Technologists, engineers, lawmakers, and the general public have been excitedly debating about the merits of self-driving cars for the past several years, as companies like Waymo and Uber race to get the first fully autonomous vehicles on the market. Largely, the concerns have been about safety and ethics; is a self-driving car really capable of eliminating the human errors responsible for the majority of vehicular accidents? And if so, who’s responsible for programming life-or-death decisions, and who’s held liable in the event of an accident?

But while these questions continue being debated, protecting people on an individual level, it’s worth posing a different question: how will self-driving cars impact the environment?

The Big Picture

The Department of Energy attempted to answer this question in clear terms, using scientific research and existing data sets to project the short-term and long-term environmental impact that self-driving vehicles could have. Its findings? The emergence of self-driving vehicles could essentially go either way; it could reduce energy consumption in transportation by as much as 90 percent, or increase it by more than 200 percent.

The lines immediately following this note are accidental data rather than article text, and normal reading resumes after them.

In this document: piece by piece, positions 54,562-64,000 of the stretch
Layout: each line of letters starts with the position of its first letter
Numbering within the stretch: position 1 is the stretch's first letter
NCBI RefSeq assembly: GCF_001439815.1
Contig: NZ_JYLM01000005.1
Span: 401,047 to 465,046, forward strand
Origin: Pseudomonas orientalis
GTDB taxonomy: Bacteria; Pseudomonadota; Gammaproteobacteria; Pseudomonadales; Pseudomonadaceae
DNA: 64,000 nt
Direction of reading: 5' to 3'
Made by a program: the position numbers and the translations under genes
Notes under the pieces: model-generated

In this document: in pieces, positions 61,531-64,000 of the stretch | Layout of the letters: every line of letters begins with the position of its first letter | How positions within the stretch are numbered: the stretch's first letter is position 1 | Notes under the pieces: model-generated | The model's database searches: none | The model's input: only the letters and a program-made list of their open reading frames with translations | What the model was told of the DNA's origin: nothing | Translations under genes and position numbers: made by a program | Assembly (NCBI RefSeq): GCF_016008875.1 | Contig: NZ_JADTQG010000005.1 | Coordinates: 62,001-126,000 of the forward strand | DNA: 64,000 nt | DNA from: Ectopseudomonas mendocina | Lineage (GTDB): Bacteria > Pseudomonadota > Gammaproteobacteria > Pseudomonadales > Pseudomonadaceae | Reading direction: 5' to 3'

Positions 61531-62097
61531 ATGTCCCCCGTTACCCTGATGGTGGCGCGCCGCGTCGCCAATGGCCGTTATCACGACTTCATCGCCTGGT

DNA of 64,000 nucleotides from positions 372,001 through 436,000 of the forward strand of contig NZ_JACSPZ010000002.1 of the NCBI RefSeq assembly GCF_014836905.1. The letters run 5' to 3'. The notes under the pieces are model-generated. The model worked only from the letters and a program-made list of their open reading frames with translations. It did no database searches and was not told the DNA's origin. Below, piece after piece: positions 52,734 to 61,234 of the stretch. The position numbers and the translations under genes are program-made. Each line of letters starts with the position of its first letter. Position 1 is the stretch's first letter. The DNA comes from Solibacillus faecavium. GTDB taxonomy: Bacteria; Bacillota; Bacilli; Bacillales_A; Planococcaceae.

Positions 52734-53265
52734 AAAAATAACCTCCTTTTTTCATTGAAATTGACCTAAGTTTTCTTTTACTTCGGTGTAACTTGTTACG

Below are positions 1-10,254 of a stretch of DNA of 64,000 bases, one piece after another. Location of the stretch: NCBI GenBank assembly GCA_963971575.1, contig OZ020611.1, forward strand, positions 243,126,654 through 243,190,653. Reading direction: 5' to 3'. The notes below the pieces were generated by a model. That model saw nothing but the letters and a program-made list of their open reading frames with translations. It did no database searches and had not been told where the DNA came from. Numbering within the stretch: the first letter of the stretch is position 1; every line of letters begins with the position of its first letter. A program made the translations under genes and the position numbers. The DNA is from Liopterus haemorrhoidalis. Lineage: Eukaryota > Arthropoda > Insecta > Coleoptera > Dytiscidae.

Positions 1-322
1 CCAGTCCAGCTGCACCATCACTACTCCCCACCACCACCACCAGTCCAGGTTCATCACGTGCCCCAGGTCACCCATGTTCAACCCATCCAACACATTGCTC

That’s a margin of error so wide it might as well be a total guess, but there are too many unknown variables to form a solid conclusion. There are many ways autonomous vehicles could influence our energy consumption and environmental impact, and they could go well or poorly, depending on how they’re adopted.

Driver Reduction?

One of the big selling points of autonomous vehicles is their capacity to reduce the total number of vehicles—and human drivers—on the road. If you’re able to carpool to work in a self-driving vehicle, or rely on autonomous public transportation, you’ll spend far less time, money, and energy on your own car. The convenience and efficiency of autonomous vehicles would therefore reduce the total miles driven, and significantly reduce carbon emissions.

There’s a flip side to this argument, however. If autonomous vehicles are far more convenient and less expensive than previous means of travel, it could be an incentive for people to travel more frequently, or drive to more destinations they’d otherwise avoid. In this case, the total miles driven could actually increase with the rise of self-driving cars.